Fantasy, Home

The Demon (His Ascent)

He remembered.

For someone as old as he was, he remembered a lot of things.

(Too many things.)

A burning battlefield drowning in the ecstasy of death and chaos. Warm blood dripping down his claws, splattered thickly across his skin. The sharp bite of holy blades, the unimaginable agony as the metal cut and burned.

(Fire was supposed to mean safety for the fallen. But they’d taken even that from them.)

He’d cursed them all as he’d fallen, stuck down by those agents of divine good. Swallowed by the void, only to awaken to a bright blue gaze staring down in disgust and unjustified judgement.

Trapped in the dark, stuck for so long with only each other, he wished he could forget those memories. How sharp and cruel orbs had turned soft, venomous curses changing to shared laughter and stories, intermingled with sweetly whispered promises of feelings and actions that could never be acted upon.

(He wished they’d just killed each other. Like they were supposed to.)

He remembered her voice; kind and harmonious but with an edge the others didn’t — couldn’t— possess. There was unmistakable passion in every word she spoke, like every syllable was carefully chosen, weaving works of gilded poetry. Voice barely above a breath, she sang of her dreams, tone wobbly, almost too afraid to voice them. In turn, his own desires and regrets fell from his lips, ambitions that paled in comparison.

The way she spoke — it seemed impossible that she wouldn’t achieve her goals.

(She’d made him promise her something deep in the lonely dark. Something unthinkable.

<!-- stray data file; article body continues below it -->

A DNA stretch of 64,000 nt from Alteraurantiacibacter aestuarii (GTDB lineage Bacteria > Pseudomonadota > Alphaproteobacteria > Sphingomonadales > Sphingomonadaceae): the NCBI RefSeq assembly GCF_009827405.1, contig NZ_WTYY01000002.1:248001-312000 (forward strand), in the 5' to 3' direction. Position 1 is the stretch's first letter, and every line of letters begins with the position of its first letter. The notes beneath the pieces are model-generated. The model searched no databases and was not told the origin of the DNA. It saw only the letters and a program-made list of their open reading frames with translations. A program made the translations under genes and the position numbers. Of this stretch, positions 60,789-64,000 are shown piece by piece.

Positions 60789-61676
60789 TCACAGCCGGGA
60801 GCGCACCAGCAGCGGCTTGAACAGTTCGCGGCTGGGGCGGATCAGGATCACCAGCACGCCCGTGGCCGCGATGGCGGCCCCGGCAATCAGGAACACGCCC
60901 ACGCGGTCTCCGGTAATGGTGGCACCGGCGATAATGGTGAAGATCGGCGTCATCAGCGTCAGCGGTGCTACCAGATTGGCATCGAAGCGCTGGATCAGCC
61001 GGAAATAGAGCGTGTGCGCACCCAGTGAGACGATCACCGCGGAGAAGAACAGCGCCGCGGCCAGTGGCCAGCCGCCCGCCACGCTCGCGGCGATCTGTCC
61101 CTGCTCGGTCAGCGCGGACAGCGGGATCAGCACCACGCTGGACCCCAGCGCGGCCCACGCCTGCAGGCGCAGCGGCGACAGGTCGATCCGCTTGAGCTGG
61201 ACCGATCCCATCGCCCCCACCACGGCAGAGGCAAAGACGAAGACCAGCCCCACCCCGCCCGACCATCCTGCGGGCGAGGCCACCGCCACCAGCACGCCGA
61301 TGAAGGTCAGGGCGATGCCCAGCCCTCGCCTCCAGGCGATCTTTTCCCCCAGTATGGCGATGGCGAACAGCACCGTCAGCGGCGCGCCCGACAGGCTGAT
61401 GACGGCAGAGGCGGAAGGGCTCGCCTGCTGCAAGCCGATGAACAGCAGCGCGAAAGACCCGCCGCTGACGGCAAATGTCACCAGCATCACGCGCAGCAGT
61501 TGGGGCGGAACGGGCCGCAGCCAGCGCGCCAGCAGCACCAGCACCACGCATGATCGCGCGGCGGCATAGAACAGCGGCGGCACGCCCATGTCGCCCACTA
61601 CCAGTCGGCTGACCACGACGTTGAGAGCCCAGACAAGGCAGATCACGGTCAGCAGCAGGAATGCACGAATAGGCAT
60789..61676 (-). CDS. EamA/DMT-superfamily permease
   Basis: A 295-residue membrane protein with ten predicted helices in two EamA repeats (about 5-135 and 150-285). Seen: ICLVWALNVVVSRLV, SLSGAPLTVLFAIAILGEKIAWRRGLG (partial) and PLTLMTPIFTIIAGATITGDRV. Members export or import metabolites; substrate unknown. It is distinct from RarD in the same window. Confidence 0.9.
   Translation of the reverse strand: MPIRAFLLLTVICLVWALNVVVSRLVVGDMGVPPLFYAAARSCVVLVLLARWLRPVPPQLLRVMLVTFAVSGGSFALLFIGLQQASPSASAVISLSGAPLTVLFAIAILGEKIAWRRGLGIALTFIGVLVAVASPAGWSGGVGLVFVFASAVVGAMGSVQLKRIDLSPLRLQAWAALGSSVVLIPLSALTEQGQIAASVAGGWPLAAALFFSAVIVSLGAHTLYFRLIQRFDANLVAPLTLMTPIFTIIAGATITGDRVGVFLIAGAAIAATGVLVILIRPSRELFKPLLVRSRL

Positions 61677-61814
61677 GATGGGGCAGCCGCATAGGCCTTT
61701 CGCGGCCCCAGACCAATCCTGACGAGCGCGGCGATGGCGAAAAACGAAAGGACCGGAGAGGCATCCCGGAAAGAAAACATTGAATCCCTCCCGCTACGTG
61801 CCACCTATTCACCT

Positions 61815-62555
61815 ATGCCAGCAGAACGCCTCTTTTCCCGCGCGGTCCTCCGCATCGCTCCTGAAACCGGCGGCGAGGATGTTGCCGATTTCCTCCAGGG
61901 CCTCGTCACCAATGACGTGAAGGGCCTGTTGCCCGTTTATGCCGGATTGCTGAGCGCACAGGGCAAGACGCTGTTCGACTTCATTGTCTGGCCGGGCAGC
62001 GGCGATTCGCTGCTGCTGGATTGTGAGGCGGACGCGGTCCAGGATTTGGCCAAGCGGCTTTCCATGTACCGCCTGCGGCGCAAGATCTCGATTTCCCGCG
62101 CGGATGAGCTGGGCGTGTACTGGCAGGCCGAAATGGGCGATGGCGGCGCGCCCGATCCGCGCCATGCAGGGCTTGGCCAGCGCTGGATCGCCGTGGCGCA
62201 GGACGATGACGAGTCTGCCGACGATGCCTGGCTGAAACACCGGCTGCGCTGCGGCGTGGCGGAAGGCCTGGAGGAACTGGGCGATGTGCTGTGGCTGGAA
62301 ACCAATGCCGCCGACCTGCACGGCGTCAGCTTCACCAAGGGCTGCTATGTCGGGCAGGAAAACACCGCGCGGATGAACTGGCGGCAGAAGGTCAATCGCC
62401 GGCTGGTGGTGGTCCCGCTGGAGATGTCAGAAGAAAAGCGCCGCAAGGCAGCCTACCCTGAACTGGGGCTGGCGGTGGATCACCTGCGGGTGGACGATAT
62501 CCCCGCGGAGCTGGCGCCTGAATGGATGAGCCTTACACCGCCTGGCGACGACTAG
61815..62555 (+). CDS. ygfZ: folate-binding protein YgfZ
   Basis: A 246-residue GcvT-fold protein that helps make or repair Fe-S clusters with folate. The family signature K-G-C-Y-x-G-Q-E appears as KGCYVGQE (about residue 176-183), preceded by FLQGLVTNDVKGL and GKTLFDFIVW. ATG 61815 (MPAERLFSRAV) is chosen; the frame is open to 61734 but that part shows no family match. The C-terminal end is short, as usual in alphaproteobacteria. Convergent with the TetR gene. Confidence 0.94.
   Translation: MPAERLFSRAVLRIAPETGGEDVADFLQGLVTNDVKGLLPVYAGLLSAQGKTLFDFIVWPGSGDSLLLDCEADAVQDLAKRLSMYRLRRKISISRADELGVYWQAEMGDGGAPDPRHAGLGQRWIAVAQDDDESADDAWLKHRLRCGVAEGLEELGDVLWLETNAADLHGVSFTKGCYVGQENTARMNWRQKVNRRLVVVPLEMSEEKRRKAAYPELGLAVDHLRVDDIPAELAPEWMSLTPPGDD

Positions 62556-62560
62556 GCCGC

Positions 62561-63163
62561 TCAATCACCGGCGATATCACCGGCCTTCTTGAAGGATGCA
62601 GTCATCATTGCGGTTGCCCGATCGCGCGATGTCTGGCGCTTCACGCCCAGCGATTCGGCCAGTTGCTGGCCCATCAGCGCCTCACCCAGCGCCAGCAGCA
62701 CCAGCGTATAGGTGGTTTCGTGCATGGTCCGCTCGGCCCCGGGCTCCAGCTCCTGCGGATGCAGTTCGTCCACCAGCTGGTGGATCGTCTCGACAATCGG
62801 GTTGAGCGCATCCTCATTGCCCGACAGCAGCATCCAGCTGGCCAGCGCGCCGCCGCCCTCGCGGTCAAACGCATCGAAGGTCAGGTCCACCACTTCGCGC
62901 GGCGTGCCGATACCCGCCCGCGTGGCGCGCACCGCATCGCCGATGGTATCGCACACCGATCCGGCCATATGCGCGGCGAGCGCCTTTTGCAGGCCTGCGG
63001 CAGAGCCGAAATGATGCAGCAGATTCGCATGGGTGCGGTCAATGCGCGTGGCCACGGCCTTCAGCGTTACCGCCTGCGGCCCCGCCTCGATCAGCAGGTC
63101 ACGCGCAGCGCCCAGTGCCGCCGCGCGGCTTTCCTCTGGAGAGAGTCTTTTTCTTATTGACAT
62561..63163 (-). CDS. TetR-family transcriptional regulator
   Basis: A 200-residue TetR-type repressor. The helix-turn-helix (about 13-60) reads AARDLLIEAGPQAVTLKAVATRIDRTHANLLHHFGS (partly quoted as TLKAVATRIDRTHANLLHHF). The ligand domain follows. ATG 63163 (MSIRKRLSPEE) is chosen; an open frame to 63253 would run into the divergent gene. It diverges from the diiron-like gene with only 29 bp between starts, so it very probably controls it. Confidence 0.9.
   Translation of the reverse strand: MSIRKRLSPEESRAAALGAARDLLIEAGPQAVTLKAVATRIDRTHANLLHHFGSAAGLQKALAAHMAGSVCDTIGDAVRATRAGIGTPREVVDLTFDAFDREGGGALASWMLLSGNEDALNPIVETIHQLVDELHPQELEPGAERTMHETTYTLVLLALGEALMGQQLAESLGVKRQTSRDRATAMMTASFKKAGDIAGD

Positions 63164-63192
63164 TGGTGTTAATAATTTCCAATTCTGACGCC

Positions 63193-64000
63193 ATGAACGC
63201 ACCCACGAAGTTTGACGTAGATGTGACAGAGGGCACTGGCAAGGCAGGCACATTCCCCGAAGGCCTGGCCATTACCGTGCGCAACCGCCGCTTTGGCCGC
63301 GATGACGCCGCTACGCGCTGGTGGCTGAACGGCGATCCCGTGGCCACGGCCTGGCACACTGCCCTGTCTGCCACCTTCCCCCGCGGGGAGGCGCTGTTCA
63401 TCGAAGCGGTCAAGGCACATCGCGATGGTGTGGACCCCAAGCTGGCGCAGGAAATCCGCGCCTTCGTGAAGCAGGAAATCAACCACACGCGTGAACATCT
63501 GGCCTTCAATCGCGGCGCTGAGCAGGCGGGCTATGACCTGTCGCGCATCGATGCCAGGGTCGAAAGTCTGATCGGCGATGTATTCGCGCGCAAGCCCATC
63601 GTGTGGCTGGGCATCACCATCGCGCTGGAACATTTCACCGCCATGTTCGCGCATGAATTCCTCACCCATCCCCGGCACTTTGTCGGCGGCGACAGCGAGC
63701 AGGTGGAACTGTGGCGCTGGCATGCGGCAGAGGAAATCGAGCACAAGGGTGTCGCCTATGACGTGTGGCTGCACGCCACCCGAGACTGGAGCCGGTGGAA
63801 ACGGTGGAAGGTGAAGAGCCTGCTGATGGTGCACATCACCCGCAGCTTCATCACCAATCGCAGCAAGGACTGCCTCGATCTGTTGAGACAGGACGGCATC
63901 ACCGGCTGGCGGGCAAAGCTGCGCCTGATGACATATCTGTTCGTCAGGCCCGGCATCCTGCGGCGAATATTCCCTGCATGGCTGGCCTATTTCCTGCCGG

He’d promised anyway.)

When they were finally found — angels shinning and filled with rage — he had been disappointed. Almost angry himself for the sudden reality check. She let him go, crying words of honor and other nonsense her companions believed without a second thought. He’d fled back into the familiar dark and fire, hoping to wash away the ghost of her hands on his.

In time, their paths crossed again and again, fate continuously drawing them together. Eventually, they stopped trying to run.

(They’d both been happier for it. And what a funny thing that was — a demon and an angel, happy, together.)

It had never really come to his attention, and looking back he wondered how he could have missed it. How he could have misinterpreted the feelings stirring in his dead heart. How he could have forgotten about the consequences in her embrace. Forgotten the line so carefully drawn between them.

(He’d felt guilty for the first time in centuries, but he hadn’t stopped.

He couldn’t.)

He was a demon, an agent of Hell and all things unholy. She was an angel who belonged in that forbidden gilded city above. They fell in love, a mistake neither regretted.

But only she would pay the price.

He caught her as she fell, porcelain skin scorched, back sticky with blood. No longer lovely and pure.

Yet her smile had still been blinding as their lips met.

(He remembered, and he kept his promise.)

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